Followed by a list of his hobbies—sky diving, scuba diving, reading, flying.
In an online bio, she describes her hobbies as running, skiing, and surfing.
Now, Lars maintains a place in the family, with hobbies and habits to match.
Later in his presidency, a reporter asked him if he had any hobbies.
The bottom line: we have our jobs, we work on those; we have our hobbies, we work on those; we have our bodies, we work on those.
They used to wonder what Fletcher did with his spare time, what were his pursuits, what were his hobbies, if he had any.
But the world, Auberon, the real world, is not run on these hobbies.
They are, by the nature of the case, the hobbies of a few rich men.
Cochran knew the Major intimately, his hobbies and aversions.
Merlins and hobbies are too tender to be kept much out of doors.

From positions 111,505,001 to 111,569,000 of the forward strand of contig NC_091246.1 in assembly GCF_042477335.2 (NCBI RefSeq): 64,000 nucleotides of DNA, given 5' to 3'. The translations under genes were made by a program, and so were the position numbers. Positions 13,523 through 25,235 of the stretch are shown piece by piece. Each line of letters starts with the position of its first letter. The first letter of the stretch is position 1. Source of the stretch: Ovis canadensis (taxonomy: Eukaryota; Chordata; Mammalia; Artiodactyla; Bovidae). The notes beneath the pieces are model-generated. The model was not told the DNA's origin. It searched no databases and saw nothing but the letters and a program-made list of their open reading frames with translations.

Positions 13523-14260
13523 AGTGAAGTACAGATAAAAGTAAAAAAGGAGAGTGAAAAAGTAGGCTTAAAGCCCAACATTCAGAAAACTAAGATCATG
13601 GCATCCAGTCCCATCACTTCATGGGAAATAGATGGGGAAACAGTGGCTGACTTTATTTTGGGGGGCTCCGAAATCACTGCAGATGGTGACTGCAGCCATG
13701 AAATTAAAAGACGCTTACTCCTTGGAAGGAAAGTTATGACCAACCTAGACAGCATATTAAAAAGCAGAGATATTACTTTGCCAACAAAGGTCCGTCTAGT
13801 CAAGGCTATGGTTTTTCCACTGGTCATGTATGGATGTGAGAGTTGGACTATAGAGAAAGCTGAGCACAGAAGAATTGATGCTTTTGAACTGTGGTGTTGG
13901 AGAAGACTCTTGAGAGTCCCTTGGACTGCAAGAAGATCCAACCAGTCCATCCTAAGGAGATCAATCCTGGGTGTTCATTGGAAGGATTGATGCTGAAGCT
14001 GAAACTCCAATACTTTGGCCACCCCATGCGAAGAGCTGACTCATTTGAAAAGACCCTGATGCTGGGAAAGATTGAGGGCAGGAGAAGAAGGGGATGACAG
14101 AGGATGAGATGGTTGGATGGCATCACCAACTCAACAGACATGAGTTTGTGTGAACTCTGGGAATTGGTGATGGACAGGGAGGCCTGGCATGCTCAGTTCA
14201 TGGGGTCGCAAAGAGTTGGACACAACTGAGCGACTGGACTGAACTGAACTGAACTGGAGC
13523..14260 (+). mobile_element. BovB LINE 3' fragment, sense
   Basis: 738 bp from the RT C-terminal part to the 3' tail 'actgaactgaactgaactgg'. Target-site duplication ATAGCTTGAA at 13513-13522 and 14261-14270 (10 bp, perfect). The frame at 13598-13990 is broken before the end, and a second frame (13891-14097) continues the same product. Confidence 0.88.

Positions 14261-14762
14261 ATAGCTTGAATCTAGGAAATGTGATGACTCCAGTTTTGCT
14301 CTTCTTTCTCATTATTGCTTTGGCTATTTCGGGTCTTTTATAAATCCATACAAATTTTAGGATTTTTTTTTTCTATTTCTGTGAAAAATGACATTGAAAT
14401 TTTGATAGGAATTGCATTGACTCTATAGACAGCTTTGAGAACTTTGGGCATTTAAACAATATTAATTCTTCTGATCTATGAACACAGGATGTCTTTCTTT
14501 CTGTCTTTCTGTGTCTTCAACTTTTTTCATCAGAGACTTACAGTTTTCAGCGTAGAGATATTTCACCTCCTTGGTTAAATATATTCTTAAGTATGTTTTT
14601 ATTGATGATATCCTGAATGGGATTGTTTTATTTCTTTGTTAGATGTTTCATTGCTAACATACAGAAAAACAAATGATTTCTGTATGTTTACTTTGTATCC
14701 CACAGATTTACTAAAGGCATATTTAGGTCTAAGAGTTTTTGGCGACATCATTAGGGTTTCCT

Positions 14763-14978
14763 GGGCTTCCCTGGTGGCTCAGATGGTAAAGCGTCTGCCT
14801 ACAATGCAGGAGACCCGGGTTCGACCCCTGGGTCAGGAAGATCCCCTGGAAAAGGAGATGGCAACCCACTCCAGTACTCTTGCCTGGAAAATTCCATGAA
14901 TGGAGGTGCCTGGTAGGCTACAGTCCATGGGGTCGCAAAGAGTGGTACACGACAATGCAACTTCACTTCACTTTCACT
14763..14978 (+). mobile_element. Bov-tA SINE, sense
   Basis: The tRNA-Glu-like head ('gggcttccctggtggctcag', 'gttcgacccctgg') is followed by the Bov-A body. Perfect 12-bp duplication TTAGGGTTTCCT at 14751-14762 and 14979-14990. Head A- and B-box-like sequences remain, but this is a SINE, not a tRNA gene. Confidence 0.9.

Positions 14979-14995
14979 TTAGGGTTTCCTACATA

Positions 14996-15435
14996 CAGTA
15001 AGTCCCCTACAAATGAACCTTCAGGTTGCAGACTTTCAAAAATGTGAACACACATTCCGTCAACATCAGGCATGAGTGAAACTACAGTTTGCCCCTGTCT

late 13c., hobyn, "small horse, pony," later "mock horse used in the morris dance," and c.1550 "child's toy riding horse," which led to hobby-horse in a transferred sense of "favorite pastime or avocation," first recorded 1670s, shortened to hobby by 1816. The connecting notion being "activity that doesn't go anywhere." Probably originally a proper name for a horse (cf. dobbin), a diminutive of Robert or Robin. The original hobbyhorse was a "Tourney Horse," a wooden or basketwork frame worn around the waist and held on with shoulder straps, with a fake tail and horse head attached, so the wearer appears to be riding a horse. These were part of church and civic celebrations at Midsummer and New Year's throughout England.